passing the optical fibers through termination tubes in the sealed housing and into a single manifold inlet of the manifold;
distributing the optical fibers from the manifold inlet and through paths extending from the inlet to a plurality of outlets of the manifold;
passing the optical fibers from each of the plurality of outlets, through termination tubes, and to the contacts;
communicatively connecting the optical fibers from each of the outlets to a corresponding one of the contacts;
sealingly encasing the optical fibers in the termination tubes and sealingly connecting portions of the termination tubes with at least one of the cable tube, the manifold, and the optical contacts;
communicatively connecting the optical contacts to the equipment; and passing signals between the equipment and the cable via the optical fibers.

23. The method of claim 22, wherein the sealingly encasing comprises sealingly positioning tube joints about the termination tubes and at least one of the at least one cable tube, manifold, and the contacts.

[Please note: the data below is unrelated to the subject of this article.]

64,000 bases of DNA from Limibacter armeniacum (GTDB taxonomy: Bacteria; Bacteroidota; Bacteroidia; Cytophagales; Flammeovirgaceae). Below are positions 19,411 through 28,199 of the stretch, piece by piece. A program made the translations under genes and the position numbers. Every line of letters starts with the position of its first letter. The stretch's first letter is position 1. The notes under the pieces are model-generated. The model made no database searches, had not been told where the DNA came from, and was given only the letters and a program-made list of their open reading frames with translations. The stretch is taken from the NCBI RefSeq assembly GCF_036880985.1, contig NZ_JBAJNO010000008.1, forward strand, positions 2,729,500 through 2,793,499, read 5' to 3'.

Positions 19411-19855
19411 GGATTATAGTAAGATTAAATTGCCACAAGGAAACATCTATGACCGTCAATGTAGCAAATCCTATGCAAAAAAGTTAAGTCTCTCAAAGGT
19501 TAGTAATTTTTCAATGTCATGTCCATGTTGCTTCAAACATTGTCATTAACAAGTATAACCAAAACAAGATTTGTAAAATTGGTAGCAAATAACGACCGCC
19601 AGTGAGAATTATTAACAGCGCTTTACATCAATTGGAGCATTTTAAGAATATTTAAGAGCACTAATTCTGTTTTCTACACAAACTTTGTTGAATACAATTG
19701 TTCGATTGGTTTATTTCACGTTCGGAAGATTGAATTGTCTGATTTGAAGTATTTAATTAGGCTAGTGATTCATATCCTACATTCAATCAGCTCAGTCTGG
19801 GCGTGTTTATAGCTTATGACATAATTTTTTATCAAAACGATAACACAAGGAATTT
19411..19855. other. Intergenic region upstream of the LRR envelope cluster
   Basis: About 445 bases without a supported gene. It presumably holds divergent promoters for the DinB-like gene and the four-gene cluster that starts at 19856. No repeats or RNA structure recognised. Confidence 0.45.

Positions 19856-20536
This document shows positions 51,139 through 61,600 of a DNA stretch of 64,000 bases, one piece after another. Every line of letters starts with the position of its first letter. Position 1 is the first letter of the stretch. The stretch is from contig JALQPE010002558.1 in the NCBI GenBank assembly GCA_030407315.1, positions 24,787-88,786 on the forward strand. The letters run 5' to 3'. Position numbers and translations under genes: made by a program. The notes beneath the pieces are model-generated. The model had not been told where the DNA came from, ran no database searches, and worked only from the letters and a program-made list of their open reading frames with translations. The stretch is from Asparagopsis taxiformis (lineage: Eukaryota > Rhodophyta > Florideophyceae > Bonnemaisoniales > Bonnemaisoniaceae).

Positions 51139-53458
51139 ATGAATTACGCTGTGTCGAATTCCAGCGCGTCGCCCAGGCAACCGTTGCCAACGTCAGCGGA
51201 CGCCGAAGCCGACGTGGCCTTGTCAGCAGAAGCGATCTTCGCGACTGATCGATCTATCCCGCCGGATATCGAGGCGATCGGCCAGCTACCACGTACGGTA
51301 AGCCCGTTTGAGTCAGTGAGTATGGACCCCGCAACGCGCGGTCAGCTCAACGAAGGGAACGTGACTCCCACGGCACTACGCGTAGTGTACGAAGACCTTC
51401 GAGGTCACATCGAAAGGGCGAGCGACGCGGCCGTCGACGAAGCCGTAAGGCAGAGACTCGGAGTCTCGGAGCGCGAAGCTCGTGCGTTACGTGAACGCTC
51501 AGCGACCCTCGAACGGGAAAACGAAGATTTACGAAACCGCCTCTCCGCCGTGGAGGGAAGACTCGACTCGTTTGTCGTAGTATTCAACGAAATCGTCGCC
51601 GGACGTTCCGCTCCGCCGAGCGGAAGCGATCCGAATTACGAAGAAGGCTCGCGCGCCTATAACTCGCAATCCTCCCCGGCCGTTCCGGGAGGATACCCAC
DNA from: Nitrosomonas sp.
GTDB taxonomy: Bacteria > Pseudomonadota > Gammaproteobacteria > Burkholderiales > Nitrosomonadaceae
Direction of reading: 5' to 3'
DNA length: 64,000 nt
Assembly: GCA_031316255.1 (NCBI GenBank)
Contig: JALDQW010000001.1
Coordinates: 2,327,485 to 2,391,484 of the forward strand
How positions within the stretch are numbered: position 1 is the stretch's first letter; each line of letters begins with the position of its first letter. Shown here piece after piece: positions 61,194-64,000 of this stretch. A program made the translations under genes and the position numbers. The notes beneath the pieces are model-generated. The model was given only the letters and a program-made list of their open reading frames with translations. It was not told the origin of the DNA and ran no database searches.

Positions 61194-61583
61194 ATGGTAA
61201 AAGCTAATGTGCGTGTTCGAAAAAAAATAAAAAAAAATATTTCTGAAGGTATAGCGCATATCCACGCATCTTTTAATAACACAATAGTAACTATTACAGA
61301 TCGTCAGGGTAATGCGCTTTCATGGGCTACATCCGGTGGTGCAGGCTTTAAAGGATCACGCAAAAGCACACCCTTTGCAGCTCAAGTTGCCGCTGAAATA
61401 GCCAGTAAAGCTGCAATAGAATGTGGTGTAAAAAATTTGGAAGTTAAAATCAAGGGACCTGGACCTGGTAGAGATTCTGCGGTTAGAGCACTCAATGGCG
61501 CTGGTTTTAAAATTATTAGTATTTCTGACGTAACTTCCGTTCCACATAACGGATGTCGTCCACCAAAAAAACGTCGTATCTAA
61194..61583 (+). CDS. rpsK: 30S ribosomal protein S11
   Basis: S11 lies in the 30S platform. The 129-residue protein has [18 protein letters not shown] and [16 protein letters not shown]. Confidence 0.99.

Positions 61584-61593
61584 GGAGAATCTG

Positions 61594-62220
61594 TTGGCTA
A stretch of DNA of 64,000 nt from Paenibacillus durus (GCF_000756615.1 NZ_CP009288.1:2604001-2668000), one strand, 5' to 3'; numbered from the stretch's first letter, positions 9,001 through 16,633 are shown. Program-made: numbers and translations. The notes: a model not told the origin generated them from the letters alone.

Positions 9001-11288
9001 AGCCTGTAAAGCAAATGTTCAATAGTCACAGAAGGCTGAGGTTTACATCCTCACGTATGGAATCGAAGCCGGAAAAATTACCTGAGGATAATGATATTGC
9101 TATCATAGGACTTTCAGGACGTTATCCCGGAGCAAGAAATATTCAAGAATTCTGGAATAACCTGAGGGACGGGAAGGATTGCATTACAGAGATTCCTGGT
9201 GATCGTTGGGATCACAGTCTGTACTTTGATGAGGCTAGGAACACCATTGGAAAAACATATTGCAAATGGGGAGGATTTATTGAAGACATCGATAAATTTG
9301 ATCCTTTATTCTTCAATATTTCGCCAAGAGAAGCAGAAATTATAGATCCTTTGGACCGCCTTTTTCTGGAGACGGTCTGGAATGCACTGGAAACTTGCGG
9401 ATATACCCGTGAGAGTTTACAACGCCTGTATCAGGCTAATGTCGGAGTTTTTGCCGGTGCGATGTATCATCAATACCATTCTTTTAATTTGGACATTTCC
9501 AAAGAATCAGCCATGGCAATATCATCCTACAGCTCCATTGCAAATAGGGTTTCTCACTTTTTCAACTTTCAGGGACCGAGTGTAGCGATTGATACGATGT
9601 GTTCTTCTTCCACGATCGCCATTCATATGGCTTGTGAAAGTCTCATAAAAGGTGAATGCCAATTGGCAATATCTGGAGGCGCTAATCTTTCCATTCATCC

24. The method of claim 22, wherein the sealingly connecting comprises welding, soldering, bonding, joining, and combinations thereof.

25. The method of claim 22, wherein the fiber optic termination further comprises a storage base, the method further comprising passing the optical fibers into the storage base.

26. The method of claim 22, further comprising communicatively connecting additional optical fibers between the cable and the contacts.

27. The method of claim 22, wherein the cable further comprises an electrical wire, the method further comprising passing the electrical wire through the sealed housing and communicatively coupling the electrical wire to the contacts.

28. The method of claim 27, further comprising sealingly encasing the electrical wire in the termination tubes and sealingly connecting the termination tubes with sealed housing, and electrical contacts.

29. The method of claim 28, further comprising communicatively connecting an additional electrical wire between the electrical wire and the electrical contacts.

30. The method of claim 29, further comprising communicatively connecting the electrical contacts with the equipment.

31. The method of claim 27, further comprising providing power to the termination via the electrical wire.

32. The fiber optic termination of claim 1, wherein the cable is in sealing engagement with the housing.